We spent yesterday at the museum of memories, dedicated to remembering what happened during the regime of Augusto Pinochet. Some terrible atrocities occurred, but it was a very interesting museum and even managed to keep Laura engaged for 4 hours.
Today we went up Cerro San Cristobal (literally, San Cristobal Hill.) Most of Santiago is flat, except for a couple of big hills (outcrops of the near by Andes.) At the top of the hill (a 300m climb) is a statue of the Blessed Virgin Mary which looks out over the city. It was a hard slog as we had to go during the peak heat of the day (damn jetlag!) but there were incredible views all around the city. It’s absolutely massive!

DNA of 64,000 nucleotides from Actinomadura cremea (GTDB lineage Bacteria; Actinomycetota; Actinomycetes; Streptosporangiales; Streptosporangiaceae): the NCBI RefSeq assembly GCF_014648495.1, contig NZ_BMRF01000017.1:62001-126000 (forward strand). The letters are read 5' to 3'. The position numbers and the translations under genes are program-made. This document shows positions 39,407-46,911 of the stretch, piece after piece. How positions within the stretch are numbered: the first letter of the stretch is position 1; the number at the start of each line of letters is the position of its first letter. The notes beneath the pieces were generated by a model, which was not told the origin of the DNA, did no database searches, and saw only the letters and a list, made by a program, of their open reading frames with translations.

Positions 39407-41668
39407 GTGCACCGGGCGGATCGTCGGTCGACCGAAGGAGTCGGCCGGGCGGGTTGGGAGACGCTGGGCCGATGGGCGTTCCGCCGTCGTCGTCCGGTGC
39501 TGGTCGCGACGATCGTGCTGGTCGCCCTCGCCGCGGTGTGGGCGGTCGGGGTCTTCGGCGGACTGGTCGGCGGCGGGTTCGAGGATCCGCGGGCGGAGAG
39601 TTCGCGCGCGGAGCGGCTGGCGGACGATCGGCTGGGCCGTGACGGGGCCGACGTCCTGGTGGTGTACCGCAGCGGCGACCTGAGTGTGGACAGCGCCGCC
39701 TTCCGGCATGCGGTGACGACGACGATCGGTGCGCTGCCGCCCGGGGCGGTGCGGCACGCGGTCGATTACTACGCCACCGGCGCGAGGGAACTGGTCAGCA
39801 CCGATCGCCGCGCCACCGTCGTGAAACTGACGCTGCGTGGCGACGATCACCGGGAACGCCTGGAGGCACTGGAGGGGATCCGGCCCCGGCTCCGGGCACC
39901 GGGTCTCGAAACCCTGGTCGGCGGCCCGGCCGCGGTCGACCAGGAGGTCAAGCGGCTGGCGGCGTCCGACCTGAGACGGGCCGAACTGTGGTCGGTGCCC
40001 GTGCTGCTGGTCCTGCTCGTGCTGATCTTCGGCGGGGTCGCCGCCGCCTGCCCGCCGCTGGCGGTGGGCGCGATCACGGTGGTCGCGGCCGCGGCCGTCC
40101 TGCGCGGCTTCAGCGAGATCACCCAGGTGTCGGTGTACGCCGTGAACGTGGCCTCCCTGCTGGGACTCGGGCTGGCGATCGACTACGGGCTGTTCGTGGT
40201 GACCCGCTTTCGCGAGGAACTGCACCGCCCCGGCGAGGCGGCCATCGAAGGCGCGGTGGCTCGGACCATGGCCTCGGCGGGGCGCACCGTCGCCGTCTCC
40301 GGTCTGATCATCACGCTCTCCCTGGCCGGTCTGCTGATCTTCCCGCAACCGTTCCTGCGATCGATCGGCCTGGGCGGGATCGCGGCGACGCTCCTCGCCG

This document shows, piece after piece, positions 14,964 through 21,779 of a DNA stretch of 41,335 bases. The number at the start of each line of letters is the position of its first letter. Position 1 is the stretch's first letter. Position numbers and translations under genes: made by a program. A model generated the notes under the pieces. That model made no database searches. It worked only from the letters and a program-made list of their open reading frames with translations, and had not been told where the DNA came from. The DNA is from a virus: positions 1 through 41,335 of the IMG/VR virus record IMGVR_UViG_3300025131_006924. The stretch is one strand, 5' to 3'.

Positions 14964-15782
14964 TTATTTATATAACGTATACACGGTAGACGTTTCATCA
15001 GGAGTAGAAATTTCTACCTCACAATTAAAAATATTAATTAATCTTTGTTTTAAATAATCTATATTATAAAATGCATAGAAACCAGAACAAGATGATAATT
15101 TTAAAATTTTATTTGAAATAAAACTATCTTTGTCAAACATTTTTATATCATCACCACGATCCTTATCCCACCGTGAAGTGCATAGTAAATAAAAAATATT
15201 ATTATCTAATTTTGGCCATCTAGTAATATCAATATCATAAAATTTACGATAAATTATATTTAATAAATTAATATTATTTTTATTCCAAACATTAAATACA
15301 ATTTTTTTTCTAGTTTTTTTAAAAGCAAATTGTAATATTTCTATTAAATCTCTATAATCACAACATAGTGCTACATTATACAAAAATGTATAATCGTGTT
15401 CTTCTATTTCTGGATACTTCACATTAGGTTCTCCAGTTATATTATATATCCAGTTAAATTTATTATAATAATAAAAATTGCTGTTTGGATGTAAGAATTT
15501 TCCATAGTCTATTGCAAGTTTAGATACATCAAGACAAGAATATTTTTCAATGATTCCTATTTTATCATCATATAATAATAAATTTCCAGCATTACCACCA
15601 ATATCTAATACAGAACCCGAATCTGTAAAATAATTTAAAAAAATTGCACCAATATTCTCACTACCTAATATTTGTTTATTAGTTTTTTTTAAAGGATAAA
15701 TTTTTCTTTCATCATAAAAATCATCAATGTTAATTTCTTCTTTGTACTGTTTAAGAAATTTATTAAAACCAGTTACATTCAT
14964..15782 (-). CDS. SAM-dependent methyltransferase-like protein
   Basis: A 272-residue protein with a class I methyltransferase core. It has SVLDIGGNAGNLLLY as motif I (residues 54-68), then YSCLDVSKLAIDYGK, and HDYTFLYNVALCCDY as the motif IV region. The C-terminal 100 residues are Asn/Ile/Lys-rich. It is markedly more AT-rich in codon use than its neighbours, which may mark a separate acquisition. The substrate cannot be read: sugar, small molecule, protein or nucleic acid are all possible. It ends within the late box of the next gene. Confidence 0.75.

It’s only half 6 but we’re already in Pyjamas ready to fall asleep, hopefully. Tomorrow we must leave the Sanctuary of our flat to go to Valparaiso, about an hour and a half west of Santiago on the coast. May the adventure continue!
It seems like such a long time since the nightmare of Suva and the very expensive internal flights we had to take. After a couple of days in a not-so-great- hotel in Savusavu, we moved to ‘Naveria Heights Lodge,’ a beatufiul hilltop lodge, where, for 4 out of our 5 nights there, we were the only guests (which was awesome.) This place would usually be so far out of our normal budget, but Sam found a stay and dive deal on their website- 5 nights and 3 days of double dives. No brainer.
To reach the lodge we had to endure a gruelling 20 minute vertical hike up the hill, usually in temperatures of 32-34 (well, either that or pay $10 for pick up. No thanks!) It did mean we did a serious amount of exercise over the 5 days though, together with some exhausting dives.